And while you’re at it, consider the power of video. Smart online entrepreneurs are realizing that using video on their website and social channels can be an excellent way to gain favor with potential clients. The more of your personality you can show through content creation efforts, the easier it is for a person to imagine themselves working with you. No need for expensive production equipment or fancy editing, the built-in tools on your computer will do just fine.
As you win new clients and go through onboarding, you’ll start to recognize the need for certain documents and processes that could be standardized to save you time. The following represent document templates every freelancer will want to create:
When you start working for yourself, you won’t need these documents immediately, but it will certainly help to have them ahead of when you need them! Quick tip: Fiverr Workspace’s app has all of these features in one spot.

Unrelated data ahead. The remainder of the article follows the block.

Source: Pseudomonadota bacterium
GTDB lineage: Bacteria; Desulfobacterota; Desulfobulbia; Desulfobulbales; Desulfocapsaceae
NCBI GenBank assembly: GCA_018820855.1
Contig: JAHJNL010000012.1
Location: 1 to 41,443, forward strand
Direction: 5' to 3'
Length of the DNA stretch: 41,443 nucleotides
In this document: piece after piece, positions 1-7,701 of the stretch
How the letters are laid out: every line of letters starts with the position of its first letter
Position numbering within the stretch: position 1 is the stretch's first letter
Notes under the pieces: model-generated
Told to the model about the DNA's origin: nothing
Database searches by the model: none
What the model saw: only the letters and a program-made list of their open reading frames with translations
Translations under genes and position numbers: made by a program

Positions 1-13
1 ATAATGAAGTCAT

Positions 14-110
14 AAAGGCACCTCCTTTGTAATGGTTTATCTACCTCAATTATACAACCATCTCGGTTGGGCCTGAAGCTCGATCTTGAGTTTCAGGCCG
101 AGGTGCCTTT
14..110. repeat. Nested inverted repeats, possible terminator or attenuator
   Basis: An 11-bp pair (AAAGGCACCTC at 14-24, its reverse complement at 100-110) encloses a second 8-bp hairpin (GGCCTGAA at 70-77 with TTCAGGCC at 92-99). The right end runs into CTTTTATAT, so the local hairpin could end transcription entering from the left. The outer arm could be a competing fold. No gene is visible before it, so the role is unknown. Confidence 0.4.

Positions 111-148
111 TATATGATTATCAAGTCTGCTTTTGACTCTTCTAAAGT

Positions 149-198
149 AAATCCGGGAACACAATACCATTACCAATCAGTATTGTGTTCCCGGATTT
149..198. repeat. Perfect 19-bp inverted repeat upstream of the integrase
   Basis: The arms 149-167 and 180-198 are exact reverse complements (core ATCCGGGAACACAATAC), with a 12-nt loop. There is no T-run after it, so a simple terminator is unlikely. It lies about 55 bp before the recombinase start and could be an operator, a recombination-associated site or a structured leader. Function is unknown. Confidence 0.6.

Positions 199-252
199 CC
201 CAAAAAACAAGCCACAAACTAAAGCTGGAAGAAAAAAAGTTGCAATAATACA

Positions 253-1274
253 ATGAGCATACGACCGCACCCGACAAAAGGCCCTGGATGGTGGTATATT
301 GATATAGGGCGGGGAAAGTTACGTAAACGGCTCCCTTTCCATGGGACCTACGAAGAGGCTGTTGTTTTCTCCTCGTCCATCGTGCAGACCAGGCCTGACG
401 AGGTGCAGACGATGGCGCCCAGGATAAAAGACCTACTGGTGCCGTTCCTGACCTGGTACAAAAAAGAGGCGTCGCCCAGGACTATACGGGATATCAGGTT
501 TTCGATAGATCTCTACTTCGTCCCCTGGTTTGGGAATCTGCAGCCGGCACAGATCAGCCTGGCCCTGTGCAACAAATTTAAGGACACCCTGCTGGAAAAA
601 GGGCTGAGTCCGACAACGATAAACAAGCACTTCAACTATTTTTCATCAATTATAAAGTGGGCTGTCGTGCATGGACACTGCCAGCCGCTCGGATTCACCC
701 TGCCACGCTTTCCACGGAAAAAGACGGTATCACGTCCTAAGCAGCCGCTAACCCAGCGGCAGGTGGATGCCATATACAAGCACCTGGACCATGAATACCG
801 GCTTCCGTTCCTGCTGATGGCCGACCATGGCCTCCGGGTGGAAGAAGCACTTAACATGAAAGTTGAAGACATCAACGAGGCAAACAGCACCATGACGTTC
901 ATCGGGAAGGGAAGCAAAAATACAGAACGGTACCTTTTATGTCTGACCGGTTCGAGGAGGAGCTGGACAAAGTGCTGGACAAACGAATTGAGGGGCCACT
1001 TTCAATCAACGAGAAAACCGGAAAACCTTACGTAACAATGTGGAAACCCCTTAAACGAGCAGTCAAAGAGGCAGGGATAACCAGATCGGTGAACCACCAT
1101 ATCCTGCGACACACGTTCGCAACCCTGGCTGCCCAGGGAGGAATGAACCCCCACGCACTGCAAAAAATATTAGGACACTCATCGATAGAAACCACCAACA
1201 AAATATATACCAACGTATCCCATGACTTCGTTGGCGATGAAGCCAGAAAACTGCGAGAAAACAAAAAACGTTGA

If you’re working for yourself in an online field, you’ll be sending a lot of emails. A detailed email signature represents the perfect opportunity for passively marketing yourself to anyone you come into contact with, whether you’re pitching them or not.
A great email signature contains the following components:
- Phone number (if you’re not comfortable sharing your direct number, consider setting up another through Google Voice)
- Links to relevant social profiles/your website
Wisestamp is a dynamic option for creating an email signature that allows you to easily display your latest blog post and other useful pieces of your online identity. Plans start at $6/month, but AppSumo has been known to offer lifetime access for less than $50.